Will Travel For Food

Food & Wine, Lost Girls RTW Adventure, Peru — By on August 15, 2006 at 5:14 pm

The Lost Girls may misplace our luggage or get turned around from time to time, but the one thing we rarely lose is our insatiable appetite (except when we discovered chicken feet floating in our soup). Before we left for this trip, I had visions of any excess pounds just melting away as we desperately searched Peru for something, anything, to eat that satisfied us (after all, we would be in a third world country). But instead, we discovered a magical land of foamy Pisco sours, mouth-watering brick oven pizza and chocolate bars at every turn (No joke! You can buy Twix on the Inca Trail). Since we were no longer bound to our desks and had plenty of time for afternoon jogs or hikes, we felt it would only be fair to allow ourselves to indulge in everything this country had to offer…our stomachs. After all, it was our duty as world travelers to shed light on the misconceptions others might have about Peruvian cuisine. Even though we’re on a tight budget, we took our responsibility very seriously!

Our typical day goes something like this:

9:30am – 12pm: Wake up and whine that it’s too early (if it was before 10am) or realize that we’ve slept in (11:30am) and may have possibly missed our free breakfast of stale bread, jam and freeze-dried, crystallized coffee. Oh, the horror! We race to the breakfast den of our hostel du jour for a quick bite. Stuff some extra pieces of bread in our bags for later and discuss where we want to go for lunch.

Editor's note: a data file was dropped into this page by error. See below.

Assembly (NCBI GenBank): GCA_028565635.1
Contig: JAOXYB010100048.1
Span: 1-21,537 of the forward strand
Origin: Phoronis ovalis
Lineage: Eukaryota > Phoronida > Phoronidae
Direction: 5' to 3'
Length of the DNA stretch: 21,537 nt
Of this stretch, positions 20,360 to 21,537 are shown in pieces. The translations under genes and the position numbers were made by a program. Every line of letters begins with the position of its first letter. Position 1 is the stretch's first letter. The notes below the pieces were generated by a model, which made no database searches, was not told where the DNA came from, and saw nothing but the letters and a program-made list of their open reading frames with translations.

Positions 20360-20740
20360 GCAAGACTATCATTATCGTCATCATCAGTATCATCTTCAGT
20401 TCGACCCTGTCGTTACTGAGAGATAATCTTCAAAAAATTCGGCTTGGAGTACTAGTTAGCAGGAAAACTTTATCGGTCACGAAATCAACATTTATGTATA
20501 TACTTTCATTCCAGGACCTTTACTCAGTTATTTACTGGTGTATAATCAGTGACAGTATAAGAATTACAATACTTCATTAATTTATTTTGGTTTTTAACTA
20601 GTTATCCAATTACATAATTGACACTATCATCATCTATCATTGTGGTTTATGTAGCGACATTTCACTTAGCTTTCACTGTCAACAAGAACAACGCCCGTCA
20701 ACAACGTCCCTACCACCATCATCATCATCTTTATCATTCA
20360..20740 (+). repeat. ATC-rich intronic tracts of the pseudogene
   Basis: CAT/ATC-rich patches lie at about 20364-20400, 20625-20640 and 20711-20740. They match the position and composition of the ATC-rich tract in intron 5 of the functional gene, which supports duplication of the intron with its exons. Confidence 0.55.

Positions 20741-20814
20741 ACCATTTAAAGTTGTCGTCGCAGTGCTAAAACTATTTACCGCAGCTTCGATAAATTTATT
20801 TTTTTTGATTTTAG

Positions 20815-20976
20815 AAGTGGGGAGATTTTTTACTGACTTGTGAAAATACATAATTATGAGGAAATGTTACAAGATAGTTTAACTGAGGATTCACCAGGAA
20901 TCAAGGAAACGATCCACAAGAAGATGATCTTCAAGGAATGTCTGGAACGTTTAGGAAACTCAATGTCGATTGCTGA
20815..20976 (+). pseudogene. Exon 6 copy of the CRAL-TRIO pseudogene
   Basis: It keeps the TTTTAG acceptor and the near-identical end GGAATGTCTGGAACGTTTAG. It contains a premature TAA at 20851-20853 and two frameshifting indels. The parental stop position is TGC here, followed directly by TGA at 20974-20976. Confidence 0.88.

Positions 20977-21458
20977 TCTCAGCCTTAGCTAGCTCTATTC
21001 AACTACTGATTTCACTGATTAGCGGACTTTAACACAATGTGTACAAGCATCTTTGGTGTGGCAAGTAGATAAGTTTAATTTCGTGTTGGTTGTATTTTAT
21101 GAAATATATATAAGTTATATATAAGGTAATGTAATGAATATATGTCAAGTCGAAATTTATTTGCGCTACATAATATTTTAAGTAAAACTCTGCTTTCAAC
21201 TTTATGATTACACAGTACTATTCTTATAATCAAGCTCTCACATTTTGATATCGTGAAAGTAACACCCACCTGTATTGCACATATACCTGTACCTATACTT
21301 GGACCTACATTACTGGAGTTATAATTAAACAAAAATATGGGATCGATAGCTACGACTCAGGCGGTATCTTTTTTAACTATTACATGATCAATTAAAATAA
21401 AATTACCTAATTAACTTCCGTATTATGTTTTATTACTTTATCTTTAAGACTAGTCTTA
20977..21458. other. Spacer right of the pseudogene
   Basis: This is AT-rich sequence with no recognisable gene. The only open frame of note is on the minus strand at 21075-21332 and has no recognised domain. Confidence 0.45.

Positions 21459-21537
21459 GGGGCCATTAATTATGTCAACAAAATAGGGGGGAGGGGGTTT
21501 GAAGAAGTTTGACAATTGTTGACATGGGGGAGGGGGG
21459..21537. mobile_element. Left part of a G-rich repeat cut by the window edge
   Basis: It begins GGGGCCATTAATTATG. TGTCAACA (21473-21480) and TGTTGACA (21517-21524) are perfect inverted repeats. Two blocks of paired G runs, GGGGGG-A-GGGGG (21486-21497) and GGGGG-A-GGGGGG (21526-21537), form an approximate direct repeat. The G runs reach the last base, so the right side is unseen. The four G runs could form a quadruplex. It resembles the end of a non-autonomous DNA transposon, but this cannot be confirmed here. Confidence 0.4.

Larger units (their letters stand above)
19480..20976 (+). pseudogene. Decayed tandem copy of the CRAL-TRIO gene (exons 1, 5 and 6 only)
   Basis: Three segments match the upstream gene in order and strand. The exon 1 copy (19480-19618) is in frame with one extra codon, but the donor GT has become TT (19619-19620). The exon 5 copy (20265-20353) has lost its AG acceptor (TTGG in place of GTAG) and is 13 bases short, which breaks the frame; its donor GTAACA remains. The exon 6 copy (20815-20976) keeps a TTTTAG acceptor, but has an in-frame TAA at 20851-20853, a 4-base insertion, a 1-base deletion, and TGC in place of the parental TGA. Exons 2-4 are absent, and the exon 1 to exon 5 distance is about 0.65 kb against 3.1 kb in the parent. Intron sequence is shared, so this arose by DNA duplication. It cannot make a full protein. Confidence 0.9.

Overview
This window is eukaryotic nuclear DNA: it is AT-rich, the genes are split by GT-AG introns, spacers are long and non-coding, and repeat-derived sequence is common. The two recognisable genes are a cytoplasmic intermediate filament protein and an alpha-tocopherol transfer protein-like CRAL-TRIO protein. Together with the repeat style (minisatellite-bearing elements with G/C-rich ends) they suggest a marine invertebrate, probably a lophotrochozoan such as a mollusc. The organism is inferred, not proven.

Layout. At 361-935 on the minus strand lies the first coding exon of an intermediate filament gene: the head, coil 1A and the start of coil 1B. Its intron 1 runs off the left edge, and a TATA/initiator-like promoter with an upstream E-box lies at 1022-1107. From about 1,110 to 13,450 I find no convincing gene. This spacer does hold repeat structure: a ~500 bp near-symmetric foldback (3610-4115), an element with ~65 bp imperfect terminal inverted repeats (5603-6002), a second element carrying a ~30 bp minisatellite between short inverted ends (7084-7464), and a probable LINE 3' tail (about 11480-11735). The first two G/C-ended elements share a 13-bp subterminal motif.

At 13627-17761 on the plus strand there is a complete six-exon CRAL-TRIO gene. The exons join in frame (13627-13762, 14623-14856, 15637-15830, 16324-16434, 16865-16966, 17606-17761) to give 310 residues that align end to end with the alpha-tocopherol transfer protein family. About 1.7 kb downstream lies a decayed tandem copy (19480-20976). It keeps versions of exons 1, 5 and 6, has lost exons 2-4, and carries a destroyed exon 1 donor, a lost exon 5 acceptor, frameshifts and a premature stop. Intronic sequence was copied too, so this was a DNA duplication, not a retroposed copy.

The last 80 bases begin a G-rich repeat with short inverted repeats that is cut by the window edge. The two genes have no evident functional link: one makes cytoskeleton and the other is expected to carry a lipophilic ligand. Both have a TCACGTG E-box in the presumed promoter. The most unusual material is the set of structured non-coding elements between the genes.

12pm – 2pm: Purchase a pre-lunch sundae or candy/popcorn/lollipops from local kids
4pm-6pm: (Lunch – meal times shift drastically in foreign countries) Fill our bellies with a delicious, yet super cheap pre-fixe menu. Five soles (approximately $1.50) can get you a bowl of creamy soup, arroz con pollo with French fries (a Peru staple), a yummy dessert and sometimes a glass of wine or Pisco sour.
8pm-10pm: (No Peruvian eats dinner much earlier) Grab a pre-dancing/drinking snack. Or kill two birds with one stone and indulge in a delicious dinner at a trendy restaurant that turns into a club or lounge later in the evening (if we skipped the 4pm-6pm lunch). Still a cheap evening as even our most expensive meal ran us only $45 total.
11pm-4am: Dance the night away, arrive back to our hostel at dawn with all of the other backpackers and flop down in our twin beds. Rinse and repeat!

To permanently memorialize our best finds to date, here is our top ten list of favorite foods and most interesting eating experiences in Peru:

1. Caramel Banana Pancakes – It didn’t take long for us to find the most amazing sweet treat in all of Cusco (Holly has the best dessert radar I’ve ever seen). We’d heard from every single traveler that the Irish and Aussie owned Jack’s restaurant was the absolute best, and they were absolutely right! Along with the uber thick pancakes smothered in caramel and topped with warm banana slices, we also found several other fave foods at this eatery, including #4 below.

2. Tacu Tacu – A native dish, this creamy blend of beans and rice can take on Taco Bell any day. One of our favorite restaurants in Lima, Tanta, served up a designer version topped with sautéed filet mignon and fried quail eggs. I ate the entire dish almost making myself too full to indulge in the birthday cake we had ordered for Amanda – but not quite!